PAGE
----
Field AS, et al. Microsporidia in the Small Intestine of HIV-infected Patients. a New Diagnostic Technique and a New Species. Med J Aust. 1993 Mar 15;158(6):390-4. PubMed PMID: 7683076.
* Article titles in AMA citation format should be in sentence-case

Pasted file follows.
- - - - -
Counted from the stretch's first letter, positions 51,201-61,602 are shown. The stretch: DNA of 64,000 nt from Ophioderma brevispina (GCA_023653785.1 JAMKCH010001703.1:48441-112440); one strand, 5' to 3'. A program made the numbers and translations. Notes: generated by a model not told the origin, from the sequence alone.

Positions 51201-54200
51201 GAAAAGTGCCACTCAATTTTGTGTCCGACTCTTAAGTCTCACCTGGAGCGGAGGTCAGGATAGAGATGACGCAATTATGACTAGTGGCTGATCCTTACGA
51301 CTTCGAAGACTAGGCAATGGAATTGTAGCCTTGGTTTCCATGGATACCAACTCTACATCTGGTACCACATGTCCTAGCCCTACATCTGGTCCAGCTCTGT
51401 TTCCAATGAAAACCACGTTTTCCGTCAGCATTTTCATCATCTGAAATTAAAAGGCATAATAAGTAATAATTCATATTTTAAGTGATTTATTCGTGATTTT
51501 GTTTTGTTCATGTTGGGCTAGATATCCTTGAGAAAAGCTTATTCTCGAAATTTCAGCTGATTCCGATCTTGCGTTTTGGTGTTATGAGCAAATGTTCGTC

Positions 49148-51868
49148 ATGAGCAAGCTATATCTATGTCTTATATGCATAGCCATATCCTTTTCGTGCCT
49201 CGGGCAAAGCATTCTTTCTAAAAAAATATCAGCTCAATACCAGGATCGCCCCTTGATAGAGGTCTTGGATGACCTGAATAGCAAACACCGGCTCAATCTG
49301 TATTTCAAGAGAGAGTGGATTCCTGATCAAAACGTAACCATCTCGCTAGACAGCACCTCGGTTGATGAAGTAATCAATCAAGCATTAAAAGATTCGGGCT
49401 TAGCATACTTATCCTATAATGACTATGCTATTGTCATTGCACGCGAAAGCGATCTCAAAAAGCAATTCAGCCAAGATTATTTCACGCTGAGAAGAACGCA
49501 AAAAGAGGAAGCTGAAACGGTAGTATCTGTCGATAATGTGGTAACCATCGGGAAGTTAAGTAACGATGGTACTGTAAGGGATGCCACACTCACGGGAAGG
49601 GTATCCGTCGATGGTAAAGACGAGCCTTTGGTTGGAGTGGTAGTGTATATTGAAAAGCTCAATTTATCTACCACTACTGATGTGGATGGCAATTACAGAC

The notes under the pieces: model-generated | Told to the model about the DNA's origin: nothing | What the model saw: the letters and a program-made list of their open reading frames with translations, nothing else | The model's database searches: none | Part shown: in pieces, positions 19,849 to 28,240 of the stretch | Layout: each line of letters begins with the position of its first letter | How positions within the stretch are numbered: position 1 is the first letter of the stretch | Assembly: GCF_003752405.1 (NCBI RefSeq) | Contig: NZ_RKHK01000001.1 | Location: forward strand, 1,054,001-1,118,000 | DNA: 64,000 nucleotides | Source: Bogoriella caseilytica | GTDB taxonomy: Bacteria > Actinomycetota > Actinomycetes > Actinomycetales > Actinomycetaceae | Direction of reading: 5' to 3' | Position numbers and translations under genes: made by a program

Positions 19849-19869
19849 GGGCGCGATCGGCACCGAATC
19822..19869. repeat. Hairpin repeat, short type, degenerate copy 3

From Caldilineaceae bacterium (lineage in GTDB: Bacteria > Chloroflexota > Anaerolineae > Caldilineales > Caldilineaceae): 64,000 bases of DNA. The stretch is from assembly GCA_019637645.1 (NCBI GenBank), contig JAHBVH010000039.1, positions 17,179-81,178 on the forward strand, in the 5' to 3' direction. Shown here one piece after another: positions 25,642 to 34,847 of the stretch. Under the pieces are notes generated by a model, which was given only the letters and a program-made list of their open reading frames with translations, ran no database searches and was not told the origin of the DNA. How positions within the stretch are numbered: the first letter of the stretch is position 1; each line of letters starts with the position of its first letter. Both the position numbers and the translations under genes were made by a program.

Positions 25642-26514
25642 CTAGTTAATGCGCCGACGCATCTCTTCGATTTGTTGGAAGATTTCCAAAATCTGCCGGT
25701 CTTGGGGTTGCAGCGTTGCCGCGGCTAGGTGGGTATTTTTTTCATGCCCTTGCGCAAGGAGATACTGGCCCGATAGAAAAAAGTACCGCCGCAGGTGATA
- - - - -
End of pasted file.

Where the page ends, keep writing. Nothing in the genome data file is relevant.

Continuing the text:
TY - JOUR T1 - Microsporidia in the small intestine of HIV-infected patients. A new diagnostic technique and a new species. AU - Field,A S, AU - Hing,M C, AU - Milliken,S T, AU - Marriott,D J, PY - 1993/3/15/pubmed PY - 1993/3/15/medline PY - 1993/3/15/entrez SP - 390 EP - 4 JF - The Medical journal of Australia JO - Med. J. Aust. VL - 158 IS - 6 N2 - OBJECTIVES: To determine whether microsporidian infections occur in Australian patients infected with human immunodeficiency virus (HIV), to assess the incidence, and to discuss microscopic detection methods. DESIGN AND PATIENTS: 180 consecutive HIV-infected patients (109 with chronic diarrhoea and 71 with other indications) underwent upper gastrointestinal tract endoscopy and pinch biopsies of the second part of the duodenum. The biopsies were handled by a protocol: four levels, with haematoxylin and eosin stain (H&E) at each level, periodic acid Schiff reagent after diastase (DiPAS) and auramine stain at the second level, and Warthin-Starry (WS) stain and cytomegalovirus early antigen immunoperoxidase study at the third level. Electron microscopy was carried out on samples from the first 95 patients, and thereafter from selected patients. SETTING: The patients came from the HIV Medicine Unit of a teaching hospital and from the practice of a gastroenterologist. MAIN OUTCOME MEASURES: Diagnosis of microsporidia was to based on the H&E stain, with electron microscopy as the definitive test because the microsporidia are often difficult to see with H&E. Empirically, the WS stain was found to stain the microorganisms and it replaced electron microscopy during the study as the screening diagnostic test. RESULTS: Microsporidia were present in 36 of the 109 patients with diarrhoea (33%) and one of 71 patients without diarrhoea. The WS stain in all cases showed developing spores in the enterocytes and in four cases in macrophages as well. The H&E stain showed non-specific duodenitis and was not diagnostic in some cases. Electron microscopy on samples from the first 95 consecutive patients showed 100% concordance with the WS stain. In 33 cases, electron microscopy showed the multinucleated plasmodia and the spores of Enterocytozoon bieneusi and in the four cases confirmed the spores in macrophages and showed a new Encephalitozoon-like species with a septate parasitophorous vacuole. Other causes of duodenal infection were cytomegalovirus (11 cases), mycobacteria (8), cryptosporidia (8) and Giardia lamblia (5). CONCLUSION: E. bieneusi was the commonest microorganism found in our series of 180 consecutive patients. The actual prevalence of the two microsporidia species within the HIV-positive population and general community awaits further study. The WS stain provides a sensitive diagnostic test for the presence of E. bieneusi and the new Encephalitozoon-like species, avoiding the cost and potential sampling error of electron microscopy. The detailed ultrastructure and taxonomy of the new species requires further study. SN - 0025-729X UR - https://www.unboundmedicine.com/medline/citation/7683076/Microsporidia_in_the_small_intestine_of_HIV_infected_patients__A_new_diagnostic_technique_and_a_new_species_ L2 - https://onlinelibrary.wiley.com/resolve/openurl?genre=article&sid=nlm:pubmed&issn=0025-729X&date=1993&volume=158&issue=6&spage=390 DB - PRIME DP - Unbound Medicine ER -